This is part of the RobotsprogrammeBack
Bumblebees have 1 million brain cells, which is 250-times fewer than we have in one retina. And yet, they solve the visual problems that our most sophisticated computers cannot solve: for example, recognising the same flower from different perspectives under different conditions of illumination. How is this possible?
Research on simple systems such as bumblebees has the potential to explain the biological principles that are common to all visual animals, including humans. By creating model synthetic systems, we can elevate that understanding to another level, as there are certain questions that cannot be answered by studying humans, or indeed any biological system.
Evolving virtual bees – called ‘apiants’ – is one of the major scientific research themes of lottolab, since it has the potential to not only explain vision, but also to create highly robust Machine Vision and Robotic Vision systems.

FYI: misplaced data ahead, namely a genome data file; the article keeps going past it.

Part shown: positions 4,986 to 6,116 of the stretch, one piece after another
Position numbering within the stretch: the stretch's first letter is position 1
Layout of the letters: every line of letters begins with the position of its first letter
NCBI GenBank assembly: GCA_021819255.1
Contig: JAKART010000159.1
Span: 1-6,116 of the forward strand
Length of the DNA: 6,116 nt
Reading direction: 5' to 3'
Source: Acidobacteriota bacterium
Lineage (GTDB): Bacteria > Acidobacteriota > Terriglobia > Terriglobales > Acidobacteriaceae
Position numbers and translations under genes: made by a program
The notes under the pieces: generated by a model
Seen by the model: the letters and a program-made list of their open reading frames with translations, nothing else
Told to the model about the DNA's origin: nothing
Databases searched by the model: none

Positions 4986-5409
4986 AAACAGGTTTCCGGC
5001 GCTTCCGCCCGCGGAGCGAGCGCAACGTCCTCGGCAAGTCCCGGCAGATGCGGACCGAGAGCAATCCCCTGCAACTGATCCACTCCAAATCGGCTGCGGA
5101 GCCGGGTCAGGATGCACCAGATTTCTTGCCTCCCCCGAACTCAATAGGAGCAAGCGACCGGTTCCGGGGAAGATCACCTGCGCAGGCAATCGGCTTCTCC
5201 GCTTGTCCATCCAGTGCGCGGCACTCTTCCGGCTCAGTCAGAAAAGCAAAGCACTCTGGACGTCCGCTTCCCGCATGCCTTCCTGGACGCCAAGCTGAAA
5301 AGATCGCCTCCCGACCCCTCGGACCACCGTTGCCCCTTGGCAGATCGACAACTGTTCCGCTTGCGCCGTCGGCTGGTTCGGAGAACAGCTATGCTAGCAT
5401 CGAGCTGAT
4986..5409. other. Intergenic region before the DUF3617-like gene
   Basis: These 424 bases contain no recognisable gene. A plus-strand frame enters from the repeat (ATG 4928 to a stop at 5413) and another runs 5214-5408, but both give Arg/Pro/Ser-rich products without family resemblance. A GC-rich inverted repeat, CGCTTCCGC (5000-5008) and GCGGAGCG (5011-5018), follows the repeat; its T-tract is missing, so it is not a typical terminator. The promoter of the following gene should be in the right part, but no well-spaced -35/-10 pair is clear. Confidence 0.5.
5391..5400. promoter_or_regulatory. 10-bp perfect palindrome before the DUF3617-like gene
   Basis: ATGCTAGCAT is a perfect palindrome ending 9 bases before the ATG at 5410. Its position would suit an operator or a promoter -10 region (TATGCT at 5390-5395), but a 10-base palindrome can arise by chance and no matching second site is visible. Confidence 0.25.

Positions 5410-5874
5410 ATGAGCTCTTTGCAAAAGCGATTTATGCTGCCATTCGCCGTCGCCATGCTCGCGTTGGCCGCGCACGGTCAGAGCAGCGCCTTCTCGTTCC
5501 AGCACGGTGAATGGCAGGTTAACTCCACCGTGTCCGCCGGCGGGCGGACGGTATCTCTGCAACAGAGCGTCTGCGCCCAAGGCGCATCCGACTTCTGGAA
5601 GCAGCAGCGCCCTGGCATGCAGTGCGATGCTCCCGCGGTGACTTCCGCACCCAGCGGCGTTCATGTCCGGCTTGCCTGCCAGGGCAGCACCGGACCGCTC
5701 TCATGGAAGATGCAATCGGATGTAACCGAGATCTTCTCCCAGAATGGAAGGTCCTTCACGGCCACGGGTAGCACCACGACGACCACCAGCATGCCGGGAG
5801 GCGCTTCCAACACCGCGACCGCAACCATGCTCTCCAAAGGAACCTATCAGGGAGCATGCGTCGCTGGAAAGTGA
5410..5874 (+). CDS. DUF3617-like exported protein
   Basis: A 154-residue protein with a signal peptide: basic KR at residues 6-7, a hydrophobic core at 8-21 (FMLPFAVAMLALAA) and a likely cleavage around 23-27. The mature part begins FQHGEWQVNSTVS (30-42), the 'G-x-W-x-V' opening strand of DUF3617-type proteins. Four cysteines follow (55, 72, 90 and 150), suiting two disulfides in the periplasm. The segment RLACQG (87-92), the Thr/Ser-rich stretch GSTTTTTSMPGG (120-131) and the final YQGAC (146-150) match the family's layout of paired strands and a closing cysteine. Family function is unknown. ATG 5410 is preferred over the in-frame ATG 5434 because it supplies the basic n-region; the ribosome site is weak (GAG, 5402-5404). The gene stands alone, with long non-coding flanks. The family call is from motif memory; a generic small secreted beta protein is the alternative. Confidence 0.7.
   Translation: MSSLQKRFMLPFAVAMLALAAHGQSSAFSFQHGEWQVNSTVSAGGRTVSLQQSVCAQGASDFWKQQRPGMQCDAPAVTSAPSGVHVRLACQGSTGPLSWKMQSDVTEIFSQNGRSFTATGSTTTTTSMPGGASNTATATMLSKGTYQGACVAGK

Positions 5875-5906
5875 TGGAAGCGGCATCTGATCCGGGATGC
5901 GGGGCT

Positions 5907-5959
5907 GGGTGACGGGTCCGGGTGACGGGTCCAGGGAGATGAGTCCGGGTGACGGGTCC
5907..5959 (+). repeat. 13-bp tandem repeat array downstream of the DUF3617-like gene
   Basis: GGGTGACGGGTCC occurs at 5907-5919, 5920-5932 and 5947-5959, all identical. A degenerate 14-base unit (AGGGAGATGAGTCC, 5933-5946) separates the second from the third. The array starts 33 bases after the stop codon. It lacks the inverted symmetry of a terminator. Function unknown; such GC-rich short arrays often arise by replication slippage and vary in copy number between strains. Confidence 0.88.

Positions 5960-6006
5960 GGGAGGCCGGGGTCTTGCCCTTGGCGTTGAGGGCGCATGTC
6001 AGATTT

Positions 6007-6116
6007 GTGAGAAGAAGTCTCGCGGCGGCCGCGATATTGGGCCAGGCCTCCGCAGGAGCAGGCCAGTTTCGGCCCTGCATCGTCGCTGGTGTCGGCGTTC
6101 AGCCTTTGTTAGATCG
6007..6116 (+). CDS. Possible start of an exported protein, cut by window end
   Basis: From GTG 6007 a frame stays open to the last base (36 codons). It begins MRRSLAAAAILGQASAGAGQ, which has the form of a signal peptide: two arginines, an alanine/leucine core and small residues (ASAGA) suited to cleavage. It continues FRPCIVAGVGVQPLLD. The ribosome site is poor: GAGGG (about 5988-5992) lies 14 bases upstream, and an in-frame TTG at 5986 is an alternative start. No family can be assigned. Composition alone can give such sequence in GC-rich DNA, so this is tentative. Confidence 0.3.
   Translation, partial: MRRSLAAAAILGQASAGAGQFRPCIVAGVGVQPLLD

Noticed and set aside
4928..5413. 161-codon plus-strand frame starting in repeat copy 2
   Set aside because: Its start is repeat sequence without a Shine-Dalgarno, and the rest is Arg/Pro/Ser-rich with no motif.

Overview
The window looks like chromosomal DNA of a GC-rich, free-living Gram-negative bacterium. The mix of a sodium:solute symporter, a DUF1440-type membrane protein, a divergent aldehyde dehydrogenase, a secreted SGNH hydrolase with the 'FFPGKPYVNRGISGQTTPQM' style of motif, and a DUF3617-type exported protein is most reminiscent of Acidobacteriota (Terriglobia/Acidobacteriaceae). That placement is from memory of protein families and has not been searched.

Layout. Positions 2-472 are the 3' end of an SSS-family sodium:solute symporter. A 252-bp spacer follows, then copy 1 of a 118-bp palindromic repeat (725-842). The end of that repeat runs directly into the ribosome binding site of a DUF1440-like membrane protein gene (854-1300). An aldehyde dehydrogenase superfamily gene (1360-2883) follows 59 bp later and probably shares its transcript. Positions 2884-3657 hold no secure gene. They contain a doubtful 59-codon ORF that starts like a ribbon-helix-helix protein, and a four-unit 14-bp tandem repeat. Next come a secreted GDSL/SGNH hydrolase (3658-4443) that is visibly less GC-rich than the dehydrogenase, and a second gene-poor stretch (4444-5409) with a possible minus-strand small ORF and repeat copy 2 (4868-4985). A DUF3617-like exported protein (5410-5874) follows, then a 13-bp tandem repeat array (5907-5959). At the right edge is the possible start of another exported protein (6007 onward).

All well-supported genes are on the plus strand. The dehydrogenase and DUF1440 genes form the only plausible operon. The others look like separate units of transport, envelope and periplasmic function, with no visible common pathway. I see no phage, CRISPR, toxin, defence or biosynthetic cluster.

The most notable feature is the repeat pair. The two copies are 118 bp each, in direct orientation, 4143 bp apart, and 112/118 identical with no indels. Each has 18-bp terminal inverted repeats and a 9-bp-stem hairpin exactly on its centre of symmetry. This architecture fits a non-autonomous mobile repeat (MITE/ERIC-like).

Our approach combines research on the colour vision of real bumblebees raised in a highly controlled environment (see Bee Matrix,)and physiological research on the functional structure of their brains with mathematical techniques (computational evolution, non-linear dynamics, complexity and information theory, Bayesian statistics, etc.) in order to evolve and analyse virtual bees that solve the same challenges in the same way the natural bees do.